Sunday, October 6, 2013

Effective Teaching by Harry & Rosemary Wong Special to the Gazette June - July, 2009

Effective Teaching

Nine Year Summary of Articles, 2000 to 2009

National Teacher of the Year

On April 26, 2009, President Obama hosted the four 2009 finalists for America’s top national teaching honor, the National Teacher of the Year award.
Alex Kajitani, who teaches mathematics at Mission Middle School in the Escondido Union (Elementary) School District in San Diego County was one of the four finalists.  California state superintendent of public instruction Jack O’Connell says that Alex is best known for his use of rap music to connect with his students, but his real talent lies in his ability to reach those students who have all but given up on school.  Alex employs this unusual medium because of his deep concern about the achievement gap and its impact on his students, as well as on other students struggling in schools nation-wide.
We featured Alex in our December 2007 column.  Click here to read his story and listen to his rap songs. 

Alex Kajitani believes:
As a society, we cannot afford to produce 18-year-olds who have only a sixth grade education.  We cannot allow an achievement gap that preys upon our ethnic minorities, especially our Latino and African American students, to persist.

Teaching is not just what we do, it is what we are.  We are a group of dedicated, passionate professionals who enter our classrooms each morning not only to teach our students about the world as it is, but for the world as it can be.  We live on a planet shaped by war, hunger, disease, and the destruction of our environment.  Yet, we also live in a world in which we, as educators, can invoke in our students the determination and knowledge to create peace, equity, and compassion.  As educators, we are not accomplishing this alone in our classrooms, standing in front of students and desks.  By being teachers and embodying the commitment that is inherent to living and working as teachers, we are inspiring, creating, and invoking in our students the pride and confidence to make this world a better place.  Above all, we are doing it together.

The other finalists for the prestigious 2009 National Teacher of the Year award were Susan Elliott, an English and Social Studies teacher at Highlands Ranch High School in Highland Ranch, Colorado; Anthony Mullen, a high school special education teacher at ARCH School in Greenwich, Connecticut and who was chosen National Teacher of the Year; and Cynthia Cole Rigsbee, a sixth through eighth grade reading teacher at Gravelly Hill Middle School in Efland, North Carolina.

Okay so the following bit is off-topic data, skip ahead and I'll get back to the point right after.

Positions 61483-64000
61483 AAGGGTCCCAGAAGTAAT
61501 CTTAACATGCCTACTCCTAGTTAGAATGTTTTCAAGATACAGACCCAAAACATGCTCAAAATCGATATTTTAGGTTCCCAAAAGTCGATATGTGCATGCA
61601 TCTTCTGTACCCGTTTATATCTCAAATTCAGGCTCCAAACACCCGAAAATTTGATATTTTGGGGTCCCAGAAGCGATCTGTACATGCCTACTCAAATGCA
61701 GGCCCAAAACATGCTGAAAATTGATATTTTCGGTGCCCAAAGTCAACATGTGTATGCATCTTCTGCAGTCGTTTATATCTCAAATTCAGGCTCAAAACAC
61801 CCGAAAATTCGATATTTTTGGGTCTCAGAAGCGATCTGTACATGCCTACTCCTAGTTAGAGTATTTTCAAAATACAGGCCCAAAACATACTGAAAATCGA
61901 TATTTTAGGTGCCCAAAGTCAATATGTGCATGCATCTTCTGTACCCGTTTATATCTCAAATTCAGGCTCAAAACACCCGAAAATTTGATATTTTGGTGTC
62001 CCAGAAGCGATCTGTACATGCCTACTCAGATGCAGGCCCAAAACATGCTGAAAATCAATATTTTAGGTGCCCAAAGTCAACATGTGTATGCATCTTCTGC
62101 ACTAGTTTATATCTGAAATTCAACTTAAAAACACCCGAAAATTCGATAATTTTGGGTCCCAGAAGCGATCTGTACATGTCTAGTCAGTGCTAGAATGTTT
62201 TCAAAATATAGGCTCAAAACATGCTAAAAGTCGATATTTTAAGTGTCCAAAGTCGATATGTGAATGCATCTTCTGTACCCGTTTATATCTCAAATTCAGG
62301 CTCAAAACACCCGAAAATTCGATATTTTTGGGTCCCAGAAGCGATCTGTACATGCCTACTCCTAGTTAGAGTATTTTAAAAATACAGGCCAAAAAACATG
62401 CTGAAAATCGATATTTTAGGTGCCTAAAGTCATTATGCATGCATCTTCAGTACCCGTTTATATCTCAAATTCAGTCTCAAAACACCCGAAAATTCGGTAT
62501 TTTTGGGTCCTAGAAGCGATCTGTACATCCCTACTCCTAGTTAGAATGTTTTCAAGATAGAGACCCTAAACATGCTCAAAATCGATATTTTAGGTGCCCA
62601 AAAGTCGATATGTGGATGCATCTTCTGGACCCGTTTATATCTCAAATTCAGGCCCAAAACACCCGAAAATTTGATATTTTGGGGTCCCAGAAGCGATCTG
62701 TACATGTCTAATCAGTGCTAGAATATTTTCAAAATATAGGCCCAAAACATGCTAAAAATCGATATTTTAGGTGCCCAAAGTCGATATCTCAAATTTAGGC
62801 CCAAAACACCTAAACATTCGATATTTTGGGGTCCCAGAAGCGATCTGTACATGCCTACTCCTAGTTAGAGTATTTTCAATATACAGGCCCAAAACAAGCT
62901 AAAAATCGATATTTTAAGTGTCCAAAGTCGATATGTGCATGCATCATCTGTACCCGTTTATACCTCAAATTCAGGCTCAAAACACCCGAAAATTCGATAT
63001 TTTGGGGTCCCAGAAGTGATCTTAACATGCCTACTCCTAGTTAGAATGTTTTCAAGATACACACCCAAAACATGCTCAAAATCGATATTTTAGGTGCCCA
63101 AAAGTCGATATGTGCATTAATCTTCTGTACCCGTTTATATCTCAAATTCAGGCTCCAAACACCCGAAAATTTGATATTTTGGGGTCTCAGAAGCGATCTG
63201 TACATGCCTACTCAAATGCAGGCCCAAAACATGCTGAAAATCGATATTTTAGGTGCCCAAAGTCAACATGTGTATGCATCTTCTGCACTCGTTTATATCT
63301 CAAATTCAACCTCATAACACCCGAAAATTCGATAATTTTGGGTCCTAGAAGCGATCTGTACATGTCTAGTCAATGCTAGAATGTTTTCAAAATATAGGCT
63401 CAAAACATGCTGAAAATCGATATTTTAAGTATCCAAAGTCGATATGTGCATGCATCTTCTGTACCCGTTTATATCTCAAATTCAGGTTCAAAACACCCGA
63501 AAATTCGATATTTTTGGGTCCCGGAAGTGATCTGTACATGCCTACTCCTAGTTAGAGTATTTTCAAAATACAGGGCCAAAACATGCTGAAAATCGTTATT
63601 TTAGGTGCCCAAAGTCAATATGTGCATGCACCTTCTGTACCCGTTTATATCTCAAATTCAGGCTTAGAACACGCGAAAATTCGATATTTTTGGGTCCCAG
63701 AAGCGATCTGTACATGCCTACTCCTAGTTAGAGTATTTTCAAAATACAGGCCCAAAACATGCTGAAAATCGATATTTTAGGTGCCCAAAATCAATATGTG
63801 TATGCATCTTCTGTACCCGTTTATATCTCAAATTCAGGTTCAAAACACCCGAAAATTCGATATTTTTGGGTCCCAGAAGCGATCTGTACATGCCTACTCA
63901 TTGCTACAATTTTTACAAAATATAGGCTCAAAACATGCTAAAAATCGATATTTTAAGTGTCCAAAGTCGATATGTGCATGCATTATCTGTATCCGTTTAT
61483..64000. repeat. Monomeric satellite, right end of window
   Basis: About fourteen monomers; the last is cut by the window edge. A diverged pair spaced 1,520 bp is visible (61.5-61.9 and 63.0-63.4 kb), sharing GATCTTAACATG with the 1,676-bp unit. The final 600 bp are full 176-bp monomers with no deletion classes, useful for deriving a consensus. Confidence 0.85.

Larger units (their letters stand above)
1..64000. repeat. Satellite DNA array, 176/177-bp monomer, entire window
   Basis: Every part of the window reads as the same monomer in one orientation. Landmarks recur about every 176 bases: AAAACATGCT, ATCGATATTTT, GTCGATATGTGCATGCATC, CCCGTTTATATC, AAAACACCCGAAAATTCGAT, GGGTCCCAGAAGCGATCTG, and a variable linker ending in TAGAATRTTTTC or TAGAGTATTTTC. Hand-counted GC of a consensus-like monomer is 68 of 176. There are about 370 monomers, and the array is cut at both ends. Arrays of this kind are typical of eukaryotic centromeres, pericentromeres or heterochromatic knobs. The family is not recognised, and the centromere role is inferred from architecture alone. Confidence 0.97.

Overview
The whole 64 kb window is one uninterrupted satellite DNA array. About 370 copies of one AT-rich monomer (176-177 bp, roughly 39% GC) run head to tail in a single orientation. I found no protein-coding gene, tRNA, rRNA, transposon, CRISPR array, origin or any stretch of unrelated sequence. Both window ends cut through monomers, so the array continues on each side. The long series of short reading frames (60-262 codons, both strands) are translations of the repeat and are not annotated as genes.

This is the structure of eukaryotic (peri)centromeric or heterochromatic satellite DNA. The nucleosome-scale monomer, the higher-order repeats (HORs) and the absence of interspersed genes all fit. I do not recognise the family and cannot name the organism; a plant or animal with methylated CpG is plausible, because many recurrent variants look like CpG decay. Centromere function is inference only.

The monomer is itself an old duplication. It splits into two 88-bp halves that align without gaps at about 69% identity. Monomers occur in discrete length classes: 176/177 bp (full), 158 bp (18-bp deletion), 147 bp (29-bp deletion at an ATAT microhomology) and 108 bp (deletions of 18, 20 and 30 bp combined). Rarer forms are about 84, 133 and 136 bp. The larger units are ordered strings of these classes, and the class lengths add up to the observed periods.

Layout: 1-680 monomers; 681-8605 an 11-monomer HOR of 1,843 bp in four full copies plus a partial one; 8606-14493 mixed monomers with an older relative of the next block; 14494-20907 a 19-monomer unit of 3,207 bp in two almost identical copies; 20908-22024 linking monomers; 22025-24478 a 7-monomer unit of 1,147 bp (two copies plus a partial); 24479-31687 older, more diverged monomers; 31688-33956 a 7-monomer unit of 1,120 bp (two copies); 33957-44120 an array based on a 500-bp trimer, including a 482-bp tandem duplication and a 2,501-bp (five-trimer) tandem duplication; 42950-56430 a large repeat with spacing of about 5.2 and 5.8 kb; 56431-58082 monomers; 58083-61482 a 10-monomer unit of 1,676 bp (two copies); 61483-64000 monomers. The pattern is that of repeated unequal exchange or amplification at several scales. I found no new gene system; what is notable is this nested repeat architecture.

America’s Top Teachers

Alex is featured in the opening chapter of a book that highlights 18 former National Teacher of the Year Award winners and finalists.  

The book, Conversations with America’s Best Teachers by J. William Towne, is due for release in July 2009 (see:
If you would like to be an amazing educator, pick up this book!  It features teachers who share their innovative methods in the hope that children everywhere will benefit.
This is a book you need to read if you want to be—not just a better teacher—but one of the best teachers.  Here's why:
Ineffective teachers are all alike (which is why they are ineffective), whereas effective teachers are unique.
Effective teachers do not limit themselves to doing the same things, thinking the same ways, or behaving just like everyone else.  

Towne interviews 18 of the best teachers in the United States in this book.  Not a single one is like any of the others, yet each is very successful with their students.  There is Alex Kajitani, whose class is composed of high-risk students, yet he has no discipline issues because of a nifty “classroom procedures” rap that he wrote and performed; a teacher who started a coaching cadre; a teacher who makes his classroom so inviting for students that they rush into class; and a teacher who applies for grants to fund his creative teaching ideas.
Successful teachers “steal” from other successful teachers.  They always have their ears tuned and eyes wide open for good ideas that they can adopt and adapt for the unique needs of their own classrooms.  Read this book, steal some ideas, and you’ll be on your way to becoming a highly effective teacher yourself!